Don’t tinker with the libel laws – scrap them
No amount of reform will stop England and Ireland's stringent libel laws from having a chilling effect on free speech.
This week, on the same day that the defamation trial of the Scottish politician Tommy Sheridan began at the Court of Session in Edinburgh, Irish justice minister Michael McDowell announced reforms to Ireland’s defamation laws, which, it is believed, will have far-reaching implications for British newspapers. But the libel laws, whether in Ireland or Britain, do not need further tinkering. They need to be scrapped.
Sheridan, former leader of the Scottish Socialist Party, is suing News Group Newspapers, publisher of the News of the World, and demanding £200,000 in damages, over claims made by the paper in November 2004 that Sheridan had committed adultery, was a ‘swinger’, and had participated in orgies.
With his wife by his side, Sheridan stated: ‘We’re taking on a big organisation that tells lies regularly. But we’re confident we’ll beat them in court.’ Sheridan might fancy himself as a David facing up to a Goliath, but it is not particularly brave to sue newspapers. As a claimant – or plaintiff, as they used to be called – the odds are clearly stacked in your favour, whether or not what was said about you was true.
Indeed, Irish justice minister McDowell announced his proposals to reform Ireland’s libel laws following a number of ‘bluff-type libel cases’. That is where claimants knew the allegations made about them were true but still managed to extract an apology and damages from the publisher because they knew the publisher was unlikely to be able to prove the veracity of the allegation in court.
So under the new proposals in Ireland, anyone who sues a newspaper will have to swear a verifiable affidavit that they know the content of the newspaper article in question to be untrue. But how much of a disincentive will this really be for those who know they are likely to get away with laundering their reputation through the libel courts? If a claimant is confident that the defendant will not be able to prove the veracity of the allegation, does it really matter to them that they have sworn an affidavit? It seems to me that Ireland’s proposed reforms follow in the footsteps of Britain’s many failed attempts to make the libel laws more egalitarian and less censorious.
Journalist Dominic Ponsford, writing in the UK Press Gazette, argues that: ‘Back in the 1980s, the London libel courts were likened to the most exclusive casino in the world, where only the very rich could afford the huge legal bills necessary to take on newspapers in the High Court’. The risks were high – with notoriously prohibitive legal costs – but so were the rewards. Take the case of the now disgraced peer Jeffrey Archer, who won £500,000 in libel damages from the Daily Star, over allegations that he had sex with a prostitute. (He was forced to pay back the £500,000, with interest, in 2002 after his perjury conviction.)
However, in 1999, with the introduction of Conditional Fee Arrangements (CFAs), the kind of no-win, no-fee rules for lawyers that were pioneered in personal injury cases became a possibility in libel cases too. These no-win, no-fee arrangements have been welcomed by many for levelling out the playing field in libel. But setting aside the arguments I have made previously on spiked – that financial assistance can never make a fundamentally unjust and undemocratic law just and democratic – the CFAs have, in some ways, made matters worse.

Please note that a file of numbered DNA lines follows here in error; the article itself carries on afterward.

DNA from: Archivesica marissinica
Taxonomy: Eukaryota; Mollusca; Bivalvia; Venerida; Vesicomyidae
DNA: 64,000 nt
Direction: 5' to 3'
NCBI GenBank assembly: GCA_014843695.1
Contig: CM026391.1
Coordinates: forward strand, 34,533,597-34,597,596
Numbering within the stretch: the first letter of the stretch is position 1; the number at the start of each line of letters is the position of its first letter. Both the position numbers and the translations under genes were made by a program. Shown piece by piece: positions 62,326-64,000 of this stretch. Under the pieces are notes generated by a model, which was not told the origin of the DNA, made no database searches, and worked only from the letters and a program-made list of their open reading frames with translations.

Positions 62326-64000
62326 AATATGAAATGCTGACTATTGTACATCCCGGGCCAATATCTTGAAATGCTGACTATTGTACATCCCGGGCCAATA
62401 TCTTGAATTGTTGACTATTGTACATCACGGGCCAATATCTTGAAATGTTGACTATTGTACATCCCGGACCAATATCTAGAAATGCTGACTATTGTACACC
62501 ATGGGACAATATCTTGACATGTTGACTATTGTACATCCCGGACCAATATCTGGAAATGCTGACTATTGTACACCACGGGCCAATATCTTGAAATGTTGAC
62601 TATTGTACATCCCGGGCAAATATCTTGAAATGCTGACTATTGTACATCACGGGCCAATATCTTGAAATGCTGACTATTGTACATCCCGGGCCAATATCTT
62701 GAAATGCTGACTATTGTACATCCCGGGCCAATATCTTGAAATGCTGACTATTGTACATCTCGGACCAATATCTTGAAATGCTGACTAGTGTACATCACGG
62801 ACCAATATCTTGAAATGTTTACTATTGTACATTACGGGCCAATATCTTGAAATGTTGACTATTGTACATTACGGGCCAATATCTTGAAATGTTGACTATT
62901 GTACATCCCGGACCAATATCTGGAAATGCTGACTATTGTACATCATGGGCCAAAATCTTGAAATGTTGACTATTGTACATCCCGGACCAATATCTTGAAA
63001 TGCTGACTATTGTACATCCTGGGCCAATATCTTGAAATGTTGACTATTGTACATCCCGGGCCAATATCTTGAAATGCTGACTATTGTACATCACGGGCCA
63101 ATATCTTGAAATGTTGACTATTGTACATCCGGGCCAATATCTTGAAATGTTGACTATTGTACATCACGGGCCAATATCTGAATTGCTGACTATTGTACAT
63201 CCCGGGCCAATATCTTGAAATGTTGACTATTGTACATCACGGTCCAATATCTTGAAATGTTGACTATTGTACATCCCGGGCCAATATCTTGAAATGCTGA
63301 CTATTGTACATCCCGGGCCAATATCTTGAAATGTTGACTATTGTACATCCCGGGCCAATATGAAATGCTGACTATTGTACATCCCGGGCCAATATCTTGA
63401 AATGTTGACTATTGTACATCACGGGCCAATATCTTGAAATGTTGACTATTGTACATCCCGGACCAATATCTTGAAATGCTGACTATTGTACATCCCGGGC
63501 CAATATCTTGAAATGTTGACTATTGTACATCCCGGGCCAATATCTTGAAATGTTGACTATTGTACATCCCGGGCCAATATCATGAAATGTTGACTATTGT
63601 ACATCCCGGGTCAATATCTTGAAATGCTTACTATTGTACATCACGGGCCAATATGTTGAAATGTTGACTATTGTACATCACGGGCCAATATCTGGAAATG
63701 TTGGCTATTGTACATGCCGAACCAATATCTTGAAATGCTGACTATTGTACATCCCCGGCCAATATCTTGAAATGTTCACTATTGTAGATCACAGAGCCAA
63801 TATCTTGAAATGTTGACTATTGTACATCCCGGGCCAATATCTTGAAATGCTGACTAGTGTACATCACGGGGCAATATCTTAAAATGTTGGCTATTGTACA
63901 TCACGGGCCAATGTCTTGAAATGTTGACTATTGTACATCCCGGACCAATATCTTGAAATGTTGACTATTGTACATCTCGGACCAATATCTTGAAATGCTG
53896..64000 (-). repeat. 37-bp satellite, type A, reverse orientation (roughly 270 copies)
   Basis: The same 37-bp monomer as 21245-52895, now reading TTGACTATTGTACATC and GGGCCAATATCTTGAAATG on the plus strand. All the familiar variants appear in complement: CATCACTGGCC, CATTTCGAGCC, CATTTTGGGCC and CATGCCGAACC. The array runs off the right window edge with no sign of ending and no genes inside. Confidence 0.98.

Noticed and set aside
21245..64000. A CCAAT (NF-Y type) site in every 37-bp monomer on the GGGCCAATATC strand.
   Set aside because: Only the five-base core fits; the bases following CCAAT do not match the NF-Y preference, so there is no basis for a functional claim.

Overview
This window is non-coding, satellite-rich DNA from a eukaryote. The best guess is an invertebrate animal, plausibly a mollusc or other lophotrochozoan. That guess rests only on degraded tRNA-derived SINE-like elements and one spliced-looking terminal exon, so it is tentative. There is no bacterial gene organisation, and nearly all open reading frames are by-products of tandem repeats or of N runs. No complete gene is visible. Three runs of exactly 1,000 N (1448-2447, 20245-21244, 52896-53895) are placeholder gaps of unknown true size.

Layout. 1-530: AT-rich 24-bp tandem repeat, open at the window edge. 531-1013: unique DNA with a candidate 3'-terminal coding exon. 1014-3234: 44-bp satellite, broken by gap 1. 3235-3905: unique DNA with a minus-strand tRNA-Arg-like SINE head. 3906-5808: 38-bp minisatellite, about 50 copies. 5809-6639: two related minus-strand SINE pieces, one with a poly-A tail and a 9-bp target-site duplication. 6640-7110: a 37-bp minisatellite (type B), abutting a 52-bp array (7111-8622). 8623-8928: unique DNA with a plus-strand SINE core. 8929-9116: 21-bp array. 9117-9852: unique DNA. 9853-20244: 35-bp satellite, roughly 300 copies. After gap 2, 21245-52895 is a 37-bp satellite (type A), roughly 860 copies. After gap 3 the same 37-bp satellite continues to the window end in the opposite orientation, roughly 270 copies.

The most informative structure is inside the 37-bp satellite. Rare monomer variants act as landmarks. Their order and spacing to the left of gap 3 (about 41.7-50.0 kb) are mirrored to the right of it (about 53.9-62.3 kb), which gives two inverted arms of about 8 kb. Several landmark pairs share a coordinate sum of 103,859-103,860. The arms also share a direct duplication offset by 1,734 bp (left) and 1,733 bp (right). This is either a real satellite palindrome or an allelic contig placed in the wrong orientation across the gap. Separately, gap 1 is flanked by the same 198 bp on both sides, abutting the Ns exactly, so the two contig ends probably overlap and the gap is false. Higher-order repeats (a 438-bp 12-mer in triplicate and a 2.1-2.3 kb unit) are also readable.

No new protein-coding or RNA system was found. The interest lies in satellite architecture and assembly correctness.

Newspapers are raising concerns about the ‘ransom factor’ – that is, being held to ransom by individuals who, whether or not they are likely to win in court, will land the paper with hefty legal bills. No-win, no-fee libel claimants are unlikely to be able to afford the defendant’s legal bills should they lose. So publishers have ended up paying costs amounting to hundreds of thousands of pounds to their own lawyers over stories that were found not to be libellous. Also, the stakes are higher for newspapers sued by individuals under CFAs, as lawyers are allowed to double their normal fees if they win their case since they get nothing if they lose – hence, there is an added incentive for publishers to settle early rather than to test the case in court.
Another ruling that was seen by many as a victory for press freedom was the House of Lords’ decision in the case brought by the former Irish Taoiseach (prime minister) Albert Reynolds against Times Newspapers Limited in the Nineties. The Lords ruled that newspapers that have made defamatory statements – even if they are untrue – should be protected if the information published is so important that the interest in publishing it outweighs safeguarding a person’s reputation.
‘The press discharges vital functions as a bloodhound as well as a watchdog’, the Lords ruled. ‘The court should be slow to conclude that a publication was not in the public interest and, therefore, the public had no right to know, especially when the information is in the field of political discussion. Any lingering doubts should be resolved in favour of publication.’
But, as spiked has argued over the Reynolds ruling, England still has a long way to go to catch up with the law as it exists in most other Western countries. In England, libel law rests on the assumption that claimants have an ‘unblemished record’, and claimants only need to show that the words complained of are capable of lowering their standing in the estimation of ‘right-thinking members of the public’.